US Jobless Rates Claims Rise
On Thursday, the US Labor Dept. reported that Americans filing first-time claims for unemployment benefits rose by 13K to a seasonally adjusted total of 242K for the week ending April 29, rising more than economists' forecasts of 240K. Unadjusted claims fell by 5,518 to 219,619.
- On Thursday, the US Labor Dept. reported that Americans filing first-time claims for unemployment benefits rose by 13K to a seasonally adjusted total of 242K for the week ending April 29, rising more than economists' forecasts of 240K. Unadjusted claims fell by 5,518 to 219,619.1
- The data came a day before the government issued its monthly jobs report for April, which showed the economy added an additional 253K jobs — higher than the expected 180K.2
- Meanwhile, continuing claims, which include people who have received unemployment benefits for a week or more, fell by 38K to 1.81M in the week ending April 22, marking the biggest drop since last July. The total 242K claims were the biggest rise in six weeks.3
- Meanwhile, layoffs were down 25% (66.9K job cuts) from March but up 175% from April last year.1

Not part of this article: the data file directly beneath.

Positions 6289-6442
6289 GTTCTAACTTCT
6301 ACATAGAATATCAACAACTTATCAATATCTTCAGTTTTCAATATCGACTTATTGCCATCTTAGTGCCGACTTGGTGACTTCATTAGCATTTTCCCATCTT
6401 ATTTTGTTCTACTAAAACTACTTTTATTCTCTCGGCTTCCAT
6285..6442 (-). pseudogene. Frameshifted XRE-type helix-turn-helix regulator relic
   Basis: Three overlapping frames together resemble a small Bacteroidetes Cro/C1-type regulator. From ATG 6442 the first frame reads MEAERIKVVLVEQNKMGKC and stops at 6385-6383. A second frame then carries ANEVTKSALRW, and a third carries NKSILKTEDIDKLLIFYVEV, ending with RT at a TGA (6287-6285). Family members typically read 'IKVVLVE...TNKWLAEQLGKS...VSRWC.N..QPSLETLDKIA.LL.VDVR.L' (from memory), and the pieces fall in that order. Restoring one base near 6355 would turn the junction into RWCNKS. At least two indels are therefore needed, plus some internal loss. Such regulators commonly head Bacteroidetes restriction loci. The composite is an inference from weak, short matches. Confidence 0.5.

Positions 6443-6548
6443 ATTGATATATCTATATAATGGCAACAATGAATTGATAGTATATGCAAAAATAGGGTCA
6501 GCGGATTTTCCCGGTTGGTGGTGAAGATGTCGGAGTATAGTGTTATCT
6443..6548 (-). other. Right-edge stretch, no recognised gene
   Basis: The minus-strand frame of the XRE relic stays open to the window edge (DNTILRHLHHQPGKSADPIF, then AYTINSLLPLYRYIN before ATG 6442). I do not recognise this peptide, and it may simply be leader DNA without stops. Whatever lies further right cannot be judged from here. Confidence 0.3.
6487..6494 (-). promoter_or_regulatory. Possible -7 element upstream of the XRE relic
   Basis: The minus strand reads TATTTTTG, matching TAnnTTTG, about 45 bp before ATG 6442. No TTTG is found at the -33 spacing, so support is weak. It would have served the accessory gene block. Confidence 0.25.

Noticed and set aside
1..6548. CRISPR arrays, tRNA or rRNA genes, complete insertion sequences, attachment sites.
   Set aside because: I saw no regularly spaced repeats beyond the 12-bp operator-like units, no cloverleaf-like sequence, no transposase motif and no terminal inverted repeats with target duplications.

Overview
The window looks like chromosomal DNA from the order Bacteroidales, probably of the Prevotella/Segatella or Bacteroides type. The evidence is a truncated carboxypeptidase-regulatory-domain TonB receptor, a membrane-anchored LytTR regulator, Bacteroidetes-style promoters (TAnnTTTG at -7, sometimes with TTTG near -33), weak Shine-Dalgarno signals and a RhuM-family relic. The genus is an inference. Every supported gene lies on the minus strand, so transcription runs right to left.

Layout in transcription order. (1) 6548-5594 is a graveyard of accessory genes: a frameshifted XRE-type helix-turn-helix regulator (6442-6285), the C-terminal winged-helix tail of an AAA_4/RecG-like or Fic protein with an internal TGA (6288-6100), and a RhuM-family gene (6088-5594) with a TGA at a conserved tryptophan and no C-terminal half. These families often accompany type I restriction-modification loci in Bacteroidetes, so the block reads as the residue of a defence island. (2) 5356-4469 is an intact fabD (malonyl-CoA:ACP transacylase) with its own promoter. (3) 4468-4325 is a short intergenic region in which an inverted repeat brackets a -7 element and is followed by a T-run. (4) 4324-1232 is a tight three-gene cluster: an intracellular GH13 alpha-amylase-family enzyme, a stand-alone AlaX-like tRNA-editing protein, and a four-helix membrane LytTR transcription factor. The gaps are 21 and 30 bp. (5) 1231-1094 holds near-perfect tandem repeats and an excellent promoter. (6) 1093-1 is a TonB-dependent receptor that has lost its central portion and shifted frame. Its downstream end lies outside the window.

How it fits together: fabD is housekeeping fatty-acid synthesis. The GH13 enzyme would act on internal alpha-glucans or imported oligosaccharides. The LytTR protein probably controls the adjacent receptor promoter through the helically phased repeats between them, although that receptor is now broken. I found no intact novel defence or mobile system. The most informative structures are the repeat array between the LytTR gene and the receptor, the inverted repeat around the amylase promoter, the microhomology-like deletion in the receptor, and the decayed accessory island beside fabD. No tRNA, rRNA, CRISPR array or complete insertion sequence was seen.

- Coming as the Federal Reserve (Fed) hiked interest rates by another 0.25% Wednesday, another report released Thursday showed US worker productivity declined more than forecasts projected in the first quarter, while labor costs accelerated, underscoring ongoing inflation pressures.4
- Separate data also showed that private payrolls rose the most in nine months. The Fed is expected to pause interest rate hikes to allow its policy of costly borrowing to make its way through the economy.4
Sources: 1Reuters, 2CNN, 3Archive, and 4Bloomberg.
- Narrative A, as provided by CNBC. Although more data needs to be released, current trends seem to be showing a cooling — and potentially negative — job market. While the US saw a hiring boom as the country left the pandemic in the rearview, current inflation rates and subsequent interest rate hikes will slowly bring that boom to an end, particularly for small businesses.
- Narrative B, as provided by New York Times. The economy is supposed to be cooling, but the US still faces a historically low unemployment rate. Both job openings and unemployment are supposed to go down together, which is why the Fed hiked rates again this week. Government policy right now is about bringing down inflation, and April's jobs report means the Fed will likely have to keep applying pressure.